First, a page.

mentioned methodology, GDP is shown in one artificial
currency, which constitutes an attempt to avoid including
the exchange rate in the comparison.
However, there are many aspects of the translation
process, in which noticeable inconsistencies take place.
Therefore, the most important matter is to clarify the
essence of the money and monetary unit value and their
determinants in the international context. In the forth-
coming sections of the paper, labor productivity as the
determinant of the monetary unit value will be formally
2. Labor Productivity as a Determinant of
Money Value in the International Context
There are many theories describing the exchange rate
behavior. The fundamental assumption is Law of One
Price, formulated by English economist Keith Pilbeam,
stating that equal goods should have the same price on
different markets in the absence of transport costs and
barriers to trade [6]. So-called absolute Purchasing Po-
wer Parity (PPP) is based directly on the Law of One
Price and estimates the exchange rate as the value rela-
tionship between two identical goods on different mar-
kets. For instance, if the bundle of goods costs 200 zł in
Poland and $100 in the US, the exchange rate as defined
as zlotys per dollar should be 200 zł/$100 = 2 zł/$. Thus
the absolute version can be described with the following
simple formula:
ER q
where ER = exchange rate, qP = value on the Polish
market, and qA = value on the American market.
The relative PPP argues that the exchange rate adjusts
for inflation differences between two countries:
%S = %P – %P*,
where %S = percentage change of the exchange rate,
%P = domestic inflation rate, and %P* = the foreign
exchange rate. The long-run testing of the relative PPP
had shown many inconsistencies and finally has not been
1The exchange rate has oscillated around 3.3 zloty per one dollar in the
first half of 2012.
Copyright © 2012 SciRes. ME
confirmed. For instance, K. Kasa (1995) came to the con-
clusion that PPP explains the dollar-mark exchange rate
trend at 60% but dollar-yen at 20% only [7].
Productivity and its relationship with the exchange rate
were first described in the famous Balassa-Samuelson
research in 1964 [8,9]. The authors argued that direct use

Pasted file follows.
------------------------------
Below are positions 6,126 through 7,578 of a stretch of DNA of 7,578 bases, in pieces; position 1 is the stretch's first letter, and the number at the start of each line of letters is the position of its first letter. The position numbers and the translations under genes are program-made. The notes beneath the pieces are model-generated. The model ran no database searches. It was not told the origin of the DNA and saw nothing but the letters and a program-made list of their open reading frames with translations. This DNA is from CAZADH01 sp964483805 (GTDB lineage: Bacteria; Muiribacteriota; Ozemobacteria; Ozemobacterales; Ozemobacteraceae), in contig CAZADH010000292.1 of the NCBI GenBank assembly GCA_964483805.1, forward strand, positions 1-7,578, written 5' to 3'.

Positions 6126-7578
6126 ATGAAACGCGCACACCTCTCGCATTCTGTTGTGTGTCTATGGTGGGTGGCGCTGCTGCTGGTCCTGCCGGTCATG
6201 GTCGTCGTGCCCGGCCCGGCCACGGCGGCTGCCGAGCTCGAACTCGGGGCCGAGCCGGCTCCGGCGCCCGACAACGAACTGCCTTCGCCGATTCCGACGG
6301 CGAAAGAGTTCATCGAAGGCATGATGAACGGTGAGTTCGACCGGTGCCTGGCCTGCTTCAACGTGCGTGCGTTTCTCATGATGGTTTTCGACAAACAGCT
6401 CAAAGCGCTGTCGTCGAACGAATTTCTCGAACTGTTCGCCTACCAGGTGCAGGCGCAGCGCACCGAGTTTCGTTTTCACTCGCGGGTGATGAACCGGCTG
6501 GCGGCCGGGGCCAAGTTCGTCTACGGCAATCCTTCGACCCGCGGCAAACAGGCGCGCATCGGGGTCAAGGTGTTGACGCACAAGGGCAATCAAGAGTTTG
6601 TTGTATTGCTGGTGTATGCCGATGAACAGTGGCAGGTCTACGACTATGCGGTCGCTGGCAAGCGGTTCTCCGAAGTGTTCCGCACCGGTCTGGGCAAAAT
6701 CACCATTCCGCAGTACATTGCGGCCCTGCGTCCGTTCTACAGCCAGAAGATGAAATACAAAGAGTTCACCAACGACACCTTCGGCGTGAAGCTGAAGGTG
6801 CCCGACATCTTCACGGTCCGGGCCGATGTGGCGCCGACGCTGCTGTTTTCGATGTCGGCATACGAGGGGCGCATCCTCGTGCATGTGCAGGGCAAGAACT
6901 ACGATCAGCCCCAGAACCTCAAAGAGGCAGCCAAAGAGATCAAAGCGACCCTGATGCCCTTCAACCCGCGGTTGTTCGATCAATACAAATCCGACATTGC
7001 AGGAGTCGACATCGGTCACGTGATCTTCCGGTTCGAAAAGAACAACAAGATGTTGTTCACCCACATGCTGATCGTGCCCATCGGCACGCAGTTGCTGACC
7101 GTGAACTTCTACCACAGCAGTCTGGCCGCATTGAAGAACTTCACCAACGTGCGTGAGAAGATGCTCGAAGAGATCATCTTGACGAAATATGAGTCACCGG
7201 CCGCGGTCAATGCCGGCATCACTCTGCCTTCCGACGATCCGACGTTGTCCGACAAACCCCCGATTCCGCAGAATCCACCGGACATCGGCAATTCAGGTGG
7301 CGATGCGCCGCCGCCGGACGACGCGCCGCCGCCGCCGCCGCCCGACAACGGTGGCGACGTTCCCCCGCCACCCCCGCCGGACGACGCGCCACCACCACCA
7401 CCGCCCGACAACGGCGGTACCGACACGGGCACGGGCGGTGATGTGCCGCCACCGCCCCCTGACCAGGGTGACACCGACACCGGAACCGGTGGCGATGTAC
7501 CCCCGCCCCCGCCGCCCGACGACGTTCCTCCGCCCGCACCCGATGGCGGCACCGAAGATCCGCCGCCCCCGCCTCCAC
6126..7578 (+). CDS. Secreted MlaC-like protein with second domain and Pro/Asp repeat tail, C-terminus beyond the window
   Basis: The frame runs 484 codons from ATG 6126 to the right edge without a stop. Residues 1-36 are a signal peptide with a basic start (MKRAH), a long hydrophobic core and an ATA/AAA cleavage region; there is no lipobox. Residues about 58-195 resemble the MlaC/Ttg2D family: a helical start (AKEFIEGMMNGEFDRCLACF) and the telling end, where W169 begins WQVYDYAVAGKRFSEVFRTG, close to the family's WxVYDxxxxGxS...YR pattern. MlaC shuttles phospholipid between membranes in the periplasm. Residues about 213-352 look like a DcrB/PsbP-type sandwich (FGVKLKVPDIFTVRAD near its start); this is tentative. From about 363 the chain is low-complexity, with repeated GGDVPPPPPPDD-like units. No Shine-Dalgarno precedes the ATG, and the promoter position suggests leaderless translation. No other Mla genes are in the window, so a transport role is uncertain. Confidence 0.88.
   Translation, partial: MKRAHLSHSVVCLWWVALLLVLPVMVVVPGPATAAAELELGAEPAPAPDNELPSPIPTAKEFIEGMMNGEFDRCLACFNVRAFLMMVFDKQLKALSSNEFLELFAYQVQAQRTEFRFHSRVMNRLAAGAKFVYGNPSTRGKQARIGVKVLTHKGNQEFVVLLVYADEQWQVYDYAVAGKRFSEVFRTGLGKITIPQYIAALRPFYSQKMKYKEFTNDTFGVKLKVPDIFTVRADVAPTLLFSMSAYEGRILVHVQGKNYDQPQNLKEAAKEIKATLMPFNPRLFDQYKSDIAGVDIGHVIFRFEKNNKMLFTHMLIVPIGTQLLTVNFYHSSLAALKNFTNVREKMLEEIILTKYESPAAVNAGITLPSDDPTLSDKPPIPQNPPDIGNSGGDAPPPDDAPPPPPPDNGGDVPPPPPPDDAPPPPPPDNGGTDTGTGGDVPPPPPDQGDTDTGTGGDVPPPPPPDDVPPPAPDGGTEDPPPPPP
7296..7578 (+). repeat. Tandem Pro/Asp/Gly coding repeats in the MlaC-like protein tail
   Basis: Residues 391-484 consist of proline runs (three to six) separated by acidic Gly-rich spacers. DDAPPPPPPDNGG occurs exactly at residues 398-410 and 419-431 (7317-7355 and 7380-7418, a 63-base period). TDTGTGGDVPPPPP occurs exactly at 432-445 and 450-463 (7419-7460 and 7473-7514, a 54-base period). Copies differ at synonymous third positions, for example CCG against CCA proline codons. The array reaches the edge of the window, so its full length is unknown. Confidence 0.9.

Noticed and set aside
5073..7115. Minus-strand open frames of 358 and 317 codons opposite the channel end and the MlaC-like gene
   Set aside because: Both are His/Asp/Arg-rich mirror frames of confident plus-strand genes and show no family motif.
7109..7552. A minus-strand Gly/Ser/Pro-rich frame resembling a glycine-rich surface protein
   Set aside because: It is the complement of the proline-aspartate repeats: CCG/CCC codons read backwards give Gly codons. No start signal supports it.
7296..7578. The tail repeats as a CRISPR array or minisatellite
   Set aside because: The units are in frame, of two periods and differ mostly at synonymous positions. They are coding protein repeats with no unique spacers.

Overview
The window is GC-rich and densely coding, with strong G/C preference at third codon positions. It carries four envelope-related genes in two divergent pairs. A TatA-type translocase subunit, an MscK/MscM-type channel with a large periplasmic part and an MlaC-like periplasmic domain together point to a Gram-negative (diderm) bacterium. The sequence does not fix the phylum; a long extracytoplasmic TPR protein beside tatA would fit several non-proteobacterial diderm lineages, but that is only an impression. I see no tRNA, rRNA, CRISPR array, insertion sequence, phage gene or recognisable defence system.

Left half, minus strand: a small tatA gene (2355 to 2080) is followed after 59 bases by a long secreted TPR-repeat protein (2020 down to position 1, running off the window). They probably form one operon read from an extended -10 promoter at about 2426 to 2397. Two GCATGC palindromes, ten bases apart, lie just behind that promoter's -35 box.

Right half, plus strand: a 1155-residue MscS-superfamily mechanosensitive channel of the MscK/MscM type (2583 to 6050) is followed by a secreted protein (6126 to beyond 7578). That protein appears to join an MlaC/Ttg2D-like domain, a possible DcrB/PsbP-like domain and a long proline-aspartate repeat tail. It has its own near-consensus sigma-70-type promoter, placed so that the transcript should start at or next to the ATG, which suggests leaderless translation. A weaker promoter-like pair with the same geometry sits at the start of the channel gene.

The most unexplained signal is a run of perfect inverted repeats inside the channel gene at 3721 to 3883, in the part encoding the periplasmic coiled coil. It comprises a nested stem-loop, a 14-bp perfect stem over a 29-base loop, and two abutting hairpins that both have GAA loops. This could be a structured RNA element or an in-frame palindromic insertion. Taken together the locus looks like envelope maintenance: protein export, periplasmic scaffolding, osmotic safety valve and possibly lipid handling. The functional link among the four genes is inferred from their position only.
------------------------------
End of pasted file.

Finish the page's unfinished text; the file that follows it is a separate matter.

of the exchange rate to convert values in inapplicable.
They drew much attention to productivity differences
between developed countries and poor countries. The au-
thors stated that rich countries have higher productivity
than poor countries, which is why simply multiplying the
foreign prices by the market exchange rate is wrong. To
prove this point, they separated traded goods from un-
traded goods. As Balassa and Samuelson claim, prices of
similar baskets of both traded and untraded goods are
translated into chosen currency, and then the aggregate
price indices will be higher in rich countries than in poor
ones. So it is possible to buy more for one dollar in Po-
land than in the US. Balassa and Samuelson’s research
positively proved the role of productivity in international
comparisons, but had not defined productivity and its
sources. Yet in 1990, M. Dobija [10] has enriched the
Balassa-Samuelson research and stated that this repre-
sents not just productivity, but also labor productivity
The new approach to the production function, which is
not econometric, but natural, explains the determinants of
wage productivity Q:
QexpAF HexpAFpLexp TF
where A = end-of-period value of assets, H = human
capital, L = constant basic pay (L = p × H), p = the
constant of potential growth (0.08), T = technical equip-
ment of work, and F = level of management. The re-
lationship comes from the transformation of production
function P, since Q is a quotient of production P and cost
of labor W [11]: